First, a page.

North-east is worst hit by drop in house prices
Original story By Simon Briscoe, Statistics Editor at ft.com – Restructuring and additional comments made by HouseRepossession.co.uk
The nightmare situation of selling your property at a loss, due to plummeting house prices, was a reality to more people in, Nottingham and Durham than anywhere else according to the FT research.
The research shows that 1 in 20 properties were sold for less than what they were bought for. Which if you consider many properties would have been purchased 3, 5 or even 20 years ago it shows that this figure would be higher if the research only looked at properties originally purchased within the last say 3 years.
This seems to suggest a further Northern Rock effect as the lender was particularly aggressive in chasing that market share with high performance in price rises through 2003 to 2005.
The north-east’s five postcode areas – Newcastle , Durham , Sunderland, Cleveland and Darlington – are all in the 25 per cent of areas with the highest proportion of properties sold at a loss.
Nationally, prices are now back to where they were in early 2007. But in the north-east, they are back to mid-2006 levels, suggesting that a greater proportion of transactions could be “under water”. And house repossessions could be on the rise in these areas. The data not surprisingly suggests that anyone who bought in the last two years in this area are more likely to be in negative equity than not.
The average loss in these areas has been 10% which also flies in the face of these weird and wonderful figures you see in the paper of 30% etc. Also this 10% figure is slightly skewed as some larger properties have lost a considerably amount more, so the figure for the average home will be less than 10%.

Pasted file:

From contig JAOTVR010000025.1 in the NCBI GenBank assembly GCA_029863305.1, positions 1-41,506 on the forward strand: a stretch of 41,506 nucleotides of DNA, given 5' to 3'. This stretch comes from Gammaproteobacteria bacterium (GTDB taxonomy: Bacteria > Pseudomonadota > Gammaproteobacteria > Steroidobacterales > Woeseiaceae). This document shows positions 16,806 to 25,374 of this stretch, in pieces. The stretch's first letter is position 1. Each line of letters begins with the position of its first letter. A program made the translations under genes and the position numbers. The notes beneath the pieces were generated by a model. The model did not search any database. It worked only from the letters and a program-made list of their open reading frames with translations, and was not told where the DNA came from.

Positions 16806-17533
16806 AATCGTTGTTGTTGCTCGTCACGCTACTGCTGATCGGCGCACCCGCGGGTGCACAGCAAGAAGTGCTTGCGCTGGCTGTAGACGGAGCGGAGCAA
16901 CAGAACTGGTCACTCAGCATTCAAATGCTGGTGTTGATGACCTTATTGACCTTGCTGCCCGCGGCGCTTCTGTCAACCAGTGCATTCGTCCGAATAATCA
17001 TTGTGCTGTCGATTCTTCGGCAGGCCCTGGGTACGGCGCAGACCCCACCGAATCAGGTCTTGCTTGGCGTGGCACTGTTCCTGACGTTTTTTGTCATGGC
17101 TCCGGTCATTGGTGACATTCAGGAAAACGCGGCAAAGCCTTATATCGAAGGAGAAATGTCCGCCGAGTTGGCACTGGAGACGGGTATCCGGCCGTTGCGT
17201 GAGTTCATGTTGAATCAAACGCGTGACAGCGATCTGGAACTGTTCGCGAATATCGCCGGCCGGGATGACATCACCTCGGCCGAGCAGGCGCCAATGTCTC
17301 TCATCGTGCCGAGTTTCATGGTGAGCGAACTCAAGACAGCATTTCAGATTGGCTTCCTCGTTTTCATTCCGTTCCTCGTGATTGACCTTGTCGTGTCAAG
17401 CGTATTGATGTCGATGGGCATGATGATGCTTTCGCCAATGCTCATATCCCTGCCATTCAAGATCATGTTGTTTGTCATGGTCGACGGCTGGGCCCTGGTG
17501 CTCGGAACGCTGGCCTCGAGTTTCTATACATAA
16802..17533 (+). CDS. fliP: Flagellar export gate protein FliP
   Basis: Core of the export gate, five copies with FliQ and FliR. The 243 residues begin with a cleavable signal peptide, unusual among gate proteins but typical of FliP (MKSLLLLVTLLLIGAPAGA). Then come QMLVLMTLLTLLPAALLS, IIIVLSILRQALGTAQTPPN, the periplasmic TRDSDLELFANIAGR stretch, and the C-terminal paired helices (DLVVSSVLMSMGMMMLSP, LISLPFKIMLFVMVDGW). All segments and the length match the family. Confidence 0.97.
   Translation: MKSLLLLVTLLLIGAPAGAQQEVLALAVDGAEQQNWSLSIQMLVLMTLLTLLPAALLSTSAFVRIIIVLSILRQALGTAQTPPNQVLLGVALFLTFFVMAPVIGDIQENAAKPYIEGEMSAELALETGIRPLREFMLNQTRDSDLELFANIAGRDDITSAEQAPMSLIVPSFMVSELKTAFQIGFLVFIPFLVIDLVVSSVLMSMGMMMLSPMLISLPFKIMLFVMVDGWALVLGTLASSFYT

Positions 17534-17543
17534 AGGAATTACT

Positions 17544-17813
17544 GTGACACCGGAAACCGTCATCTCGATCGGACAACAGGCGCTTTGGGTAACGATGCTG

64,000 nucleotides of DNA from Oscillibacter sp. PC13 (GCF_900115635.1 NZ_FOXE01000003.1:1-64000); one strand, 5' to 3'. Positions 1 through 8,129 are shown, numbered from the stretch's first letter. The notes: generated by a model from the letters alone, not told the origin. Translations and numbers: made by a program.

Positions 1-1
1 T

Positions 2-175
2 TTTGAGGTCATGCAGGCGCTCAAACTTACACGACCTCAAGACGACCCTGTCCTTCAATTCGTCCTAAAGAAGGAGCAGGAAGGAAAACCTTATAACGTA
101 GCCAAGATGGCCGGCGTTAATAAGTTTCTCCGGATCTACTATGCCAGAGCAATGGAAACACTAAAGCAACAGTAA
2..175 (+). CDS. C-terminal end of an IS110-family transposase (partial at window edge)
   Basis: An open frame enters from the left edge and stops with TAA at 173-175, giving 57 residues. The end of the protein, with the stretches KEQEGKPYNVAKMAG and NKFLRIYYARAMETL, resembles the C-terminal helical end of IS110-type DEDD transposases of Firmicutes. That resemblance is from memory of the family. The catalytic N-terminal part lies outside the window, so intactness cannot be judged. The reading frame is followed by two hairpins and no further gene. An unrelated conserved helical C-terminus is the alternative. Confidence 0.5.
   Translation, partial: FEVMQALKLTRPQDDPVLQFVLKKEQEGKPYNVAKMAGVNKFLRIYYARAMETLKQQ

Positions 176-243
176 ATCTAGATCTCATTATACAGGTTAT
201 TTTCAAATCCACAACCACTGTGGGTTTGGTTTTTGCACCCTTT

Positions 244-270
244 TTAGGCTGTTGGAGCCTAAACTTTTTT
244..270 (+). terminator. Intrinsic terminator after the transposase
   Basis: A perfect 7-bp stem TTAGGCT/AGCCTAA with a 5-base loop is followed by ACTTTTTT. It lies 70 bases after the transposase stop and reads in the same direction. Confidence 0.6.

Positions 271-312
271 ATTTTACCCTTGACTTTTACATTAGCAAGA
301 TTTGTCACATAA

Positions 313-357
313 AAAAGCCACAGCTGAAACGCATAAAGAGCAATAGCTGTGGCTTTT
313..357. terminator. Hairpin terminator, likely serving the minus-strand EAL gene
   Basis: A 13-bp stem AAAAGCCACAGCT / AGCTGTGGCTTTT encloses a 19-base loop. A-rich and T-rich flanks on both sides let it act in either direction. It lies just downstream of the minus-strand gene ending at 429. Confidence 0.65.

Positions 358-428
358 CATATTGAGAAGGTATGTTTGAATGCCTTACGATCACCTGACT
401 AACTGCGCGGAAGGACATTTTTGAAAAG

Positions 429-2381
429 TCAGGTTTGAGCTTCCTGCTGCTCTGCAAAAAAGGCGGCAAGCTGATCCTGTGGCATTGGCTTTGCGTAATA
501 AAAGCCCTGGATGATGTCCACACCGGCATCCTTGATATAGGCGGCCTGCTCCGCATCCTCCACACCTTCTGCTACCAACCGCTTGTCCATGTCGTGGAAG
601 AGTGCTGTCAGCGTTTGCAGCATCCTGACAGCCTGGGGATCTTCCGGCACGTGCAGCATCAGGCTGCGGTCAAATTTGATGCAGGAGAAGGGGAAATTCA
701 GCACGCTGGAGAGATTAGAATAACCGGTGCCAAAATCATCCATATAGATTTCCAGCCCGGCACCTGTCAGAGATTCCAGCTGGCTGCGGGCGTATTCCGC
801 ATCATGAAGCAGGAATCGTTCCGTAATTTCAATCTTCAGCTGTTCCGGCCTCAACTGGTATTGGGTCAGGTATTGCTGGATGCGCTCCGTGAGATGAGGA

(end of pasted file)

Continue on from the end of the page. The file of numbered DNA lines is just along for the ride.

The FT analysis, based on information from UKValuation, a property data and valuation business, used Land Registry figures that record the selling price of every property in England and Wales . The previous selling price was identified for every property sold between January and the autumn. There is little incentive for conveyancers to submit the paperwork after a property sale, so it can be several months before the bulk of transactions for any period are recorded. The figures cover about 75 per cent of the year’s expected sales. The full year’s picture will not be clear for some months.
While damaging for those involved, only 10,000 of the 350,000 recorded property sales in 2008 were sold at a loss. That equates to nearly 3 per cent, but the proportion has risen close to 5 per cent in recent months as the squeeze on the market tightens. These proportions look to be increasing.
The areas where the smallest proportion of properties have been sold at a loss are predominantly around the South East. In Slough, Kingston upon Thames and Redhill, only one in 70 homes sold was done so at a loss – less than a third the proportion in Newcastle .
This mainly reflects the greater buoyancy of the market in the South East in 2007 – up by 13 per cent – compared with the 3 per cent rise during the year in northern England . The price declines in all regions seen so far for 2008 have been broadly comparable at between 6 and 9 per cent.
Evidence that losses on home sales were more frequent in northern England might suggest that home buyers with lower incomes and high loan-to-value ratios had fewer alternatives when they struggled to meet mortgage payments, said Malcolm Barr, an economist at JPMorgan. In the South East and London , “more of the people have more of a buffer to go if they lose their job”, he said. In poorer parts of the country, losing a job might mean that a homeowner could not keep servicing their mortgage.
Across England and Wales, relatively few households – 10,000 or around one in every 2,500 – have had to lock in a loss on a property sale, though that number is expected to increase sharply next year as more families try to sell in the face of weak prices. In some areas, such as Lincoln , Swindon and Northampton , the number of households that have already locked in a loss is higher at around one in 1,000. Not all of those who have sold at a loss will have acquired negative equity.
So it seems that there is still more bad news to come in 2009 with UK house prices crashing and house repossessions rising in some of the poorer areas of the country .
We hope that the reduced interest rates will creep into the market and bring down mortgage payments for those on tracker mortgages and those able to re-mortgage.